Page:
Reviews and Ratings for Microtech 231-1 UTX-85 AUTO OTF Knife 3" Black Plain Blade, Black Aluminum Handles

Microtech 231-1 UTX-85 AUTO OTF Knife 3" Black Plain Blade, Black Aluminum Handlesrated 4.000 stars out of 5 (2 reviews)
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Microtech 231-1 UTX-85 AUTO OTF Knife 3 inch Black Plain Blade, Black Aluminum Handles

 

Price: $247.00

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Microtech 231-1 UTX-85 AUTO OTF Knife 3" Black Plain Blade, Black Aluminum Handles
rated 5 stars out of 5
Sharp Wit
Portland
Jun 02, 2019
Pros: Blade Sharpness, Lock Type, Handle Material, Overall Quality, Pocket Clip, Ease of Opening, Handle Feel, Weight, Lock Ease of Use, Blade Material
Cons: None
That other review is super crazy
To be clear, it is initially difficult to retract the blade on most microtechs if you are new to them. After a short period of time they loosen up just a little, your thumb gets stronger, your skin gets tougher on your thumb, and your technique improves so that a week or two later you can’t remember what the problem was initially. All that being said that other review person is a lunatic, they said numerous things that are simply just not correct like how the unnamed steel on thier Kershaw holds an edge longer than M390 and that it’s a knock on an otf that it has an otf mechanism inside. It’s like saying machetes are terrible because they don’t fit in the front pocket of my jeans. Right tool for the right job friend. This knife is just as righteous as every other microtech I’ve handles.
Microtech 231-1 UTX-85 AUTO OTF Knife 3" Black Plain Blade, Black Aluminum Handles
rated 3 stars out of 5
Mitch
Philadelphia
Nov 08, 2018
Pros: Blade Material, Handle Feel, Pocket Clip, Weight, Handle Material, None
Cons: Blade Sharpness, Ease of Opening, Overall Quality
My first OTF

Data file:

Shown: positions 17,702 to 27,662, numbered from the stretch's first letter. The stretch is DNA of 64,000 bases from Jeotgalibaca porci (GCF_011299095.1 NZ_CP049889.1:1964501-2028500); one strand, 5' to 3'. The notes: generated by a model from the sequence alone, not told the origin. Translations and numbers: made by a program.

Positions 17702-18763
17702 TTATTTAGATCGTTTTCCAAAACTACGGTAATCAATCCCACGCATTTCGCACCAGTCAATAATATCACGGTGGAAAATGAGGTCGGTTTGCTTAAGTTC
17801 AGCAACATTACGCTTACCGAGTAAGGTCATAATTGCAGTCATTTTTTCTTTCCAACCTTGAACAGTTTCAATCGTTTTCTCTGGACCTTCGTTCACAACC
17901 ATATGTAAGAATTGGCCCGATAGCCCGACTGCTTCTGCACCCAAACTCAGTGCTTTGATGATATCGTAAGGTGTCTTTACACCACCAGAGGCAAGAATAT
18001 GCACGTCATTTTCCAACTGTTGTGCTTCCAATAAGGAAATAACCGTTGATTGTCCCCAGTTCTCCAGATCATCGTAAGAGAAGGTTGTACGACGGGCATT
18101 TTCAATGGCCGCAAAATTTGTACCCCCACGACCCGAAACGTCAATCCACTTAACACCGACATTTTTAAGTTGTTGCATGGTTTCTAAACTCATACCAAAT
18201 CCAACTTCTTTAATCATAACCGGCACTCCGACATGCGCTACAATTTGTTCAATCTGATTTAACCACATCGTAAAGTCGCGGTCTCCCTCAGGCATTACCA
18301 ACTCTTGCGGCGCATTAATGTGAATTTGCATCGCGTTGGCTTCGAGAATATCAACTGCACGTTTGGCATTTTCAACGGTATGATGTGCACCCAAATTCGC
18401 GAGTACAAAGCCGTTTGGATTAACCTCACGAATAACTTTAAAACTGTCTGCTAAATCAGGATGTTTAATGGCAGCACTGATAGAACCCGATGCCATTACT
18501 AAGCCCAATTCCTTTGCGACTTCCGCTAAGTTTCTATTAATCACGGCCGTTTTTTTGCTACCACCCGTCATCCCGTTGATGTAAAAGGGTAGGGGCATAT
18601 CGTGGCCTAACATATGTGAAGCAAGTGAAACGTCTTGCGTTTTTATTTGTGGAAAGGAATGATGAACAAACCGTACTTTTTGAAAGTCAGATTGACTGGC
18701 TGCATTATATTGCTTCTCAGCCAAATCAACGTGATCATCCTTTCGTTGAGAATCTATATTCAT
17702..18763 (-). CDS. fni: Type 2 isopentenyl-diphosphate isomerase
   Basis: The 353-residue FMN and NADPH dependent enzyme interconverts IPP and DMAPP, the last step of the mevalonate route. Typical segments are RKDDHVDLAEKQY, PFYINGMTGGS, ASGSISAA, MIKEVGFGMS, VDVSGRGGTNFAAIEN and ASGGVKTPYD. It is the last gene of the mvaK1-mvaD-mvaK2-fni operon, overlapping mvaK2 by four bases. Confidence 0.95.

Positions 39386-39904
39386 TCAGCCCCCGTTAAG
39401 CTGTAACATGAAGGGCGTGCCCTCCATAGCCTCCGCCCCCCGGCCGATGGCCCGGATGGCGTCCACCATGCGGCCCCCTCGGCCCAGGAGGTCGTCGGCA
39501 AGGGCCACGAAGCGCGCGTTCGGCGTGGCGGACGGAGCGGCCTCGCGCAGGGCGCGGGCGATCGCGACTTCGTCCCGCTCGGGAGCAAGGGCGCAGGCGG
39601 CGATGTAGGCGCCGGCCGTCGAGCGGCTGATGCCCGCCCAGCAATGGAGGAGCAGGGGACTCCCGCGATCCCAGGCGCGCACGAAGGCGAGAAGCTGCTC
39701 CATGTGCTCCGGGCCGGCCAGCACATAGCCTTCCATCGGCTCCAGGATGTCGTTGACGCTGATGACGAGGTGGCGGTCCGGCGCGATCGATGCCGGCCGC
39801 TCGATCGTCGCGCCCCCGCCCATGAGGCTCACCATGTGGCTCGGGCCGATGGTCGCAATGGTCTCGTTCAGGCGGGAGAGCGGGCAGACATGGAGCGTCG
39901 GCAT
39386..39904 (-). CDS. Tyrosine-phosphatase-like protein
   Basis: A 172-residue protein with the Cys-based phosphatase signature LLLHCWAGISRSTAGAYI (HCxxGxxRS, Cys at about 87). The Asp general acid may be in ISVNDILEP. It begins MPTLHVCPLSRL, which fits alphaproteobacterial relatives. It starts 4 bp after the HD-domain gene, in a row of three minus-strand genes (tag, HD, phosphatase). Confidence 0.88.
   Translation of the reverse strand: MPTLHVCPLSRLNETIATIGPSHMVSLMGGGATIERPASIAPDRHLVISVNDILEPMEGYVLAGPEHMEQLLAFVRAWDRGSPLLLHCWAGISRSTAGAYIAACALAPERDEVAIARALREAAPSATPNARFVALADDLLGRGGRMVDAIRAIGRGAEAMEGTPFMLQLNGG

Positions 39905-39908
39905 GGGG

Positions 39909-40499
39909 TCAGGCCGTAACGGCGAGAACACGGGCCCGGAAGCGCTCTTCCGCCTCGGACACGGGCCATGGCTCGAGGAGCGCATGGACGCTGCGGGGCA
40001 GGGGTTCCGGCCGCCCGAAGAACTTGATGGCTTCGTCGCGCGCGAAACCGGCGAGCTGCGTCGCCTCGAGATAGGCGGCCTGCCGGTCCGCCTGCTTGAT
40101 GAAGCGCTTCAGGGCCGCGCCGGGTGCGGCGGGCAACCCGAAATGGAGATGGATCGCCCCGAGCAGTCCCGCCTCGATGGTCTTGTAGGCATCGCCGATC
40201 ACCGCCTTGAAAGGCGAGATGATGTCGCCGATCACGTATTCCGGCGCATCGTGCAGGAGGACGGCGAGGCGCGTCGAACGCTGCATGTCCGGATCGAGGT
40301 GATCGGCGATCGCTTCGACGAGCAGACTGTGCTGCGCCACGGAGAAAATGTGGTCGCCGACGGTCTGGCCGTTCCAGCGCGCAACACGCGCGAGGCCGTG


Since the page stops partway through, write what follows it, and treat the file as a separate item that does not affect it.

The cons: (note for the most part I consider these cons because I would expect more from a knife priced over $200) • I hoped to use this knife semi-regularly, not just stow it away. For me it's not so useful, and surely I should've anticipated that, but some things you have to learn by trial. The problem is that any residue whatsoever remaining on the blade before closing accumulates inside the knife handle, on the spring and sliding mechanisms, affecting the action. I used mine to open a few taped boxes, for example, and ever since the mechanism hasn't been the same. It won't deploy fully and I have to snap it out the rest of the way with a flick of the wrist, until I get out the goo-gone and clean the blade off again. The goo-gone only helps for a while, essentially because it's functioning briefly as a lubricant to the spring action. If you plan to actually use this knife for anything, you will want to wipe the blade well before closing after every single use. So mine just sits in the drawer now. • The black coating has scratched off at the handle corners from very minimal use and pocket carrying. The black on the blade is similarly not super stable for a $225 knife. It quickly began showing wear, polishing, and small scratches from very minimal use. • It's a little harder to sharpen the edge than most of my knives, and I have a harder time keeping it very sharp than other knives in my collection. • The button is hard to activate and takes some getting used to if you've never had an OTF auto. I don't find it practical. For me, it's easier to open a flip knife than this thing, which defeats the purpose of the fancy mechanism. • You can't open the handle up to self-service due to proprietary screw heads. Pros: • It's cool. It's beautiful. The blade steel, M390 is excellent and holds an edge well (though for everyday use I prefer the steel of my much cheaper Kershaw Leek – its easier to sharpen and stays sharp longer as well). • Great, strong, tip-down clip. • Arrived very sharp. • The glass breaker on the butt end of the handle is brilliant and could come in handy. • Feels great in the hand. Smart handle design. • Blood groove (though, why does it only run the lower half of the blade?)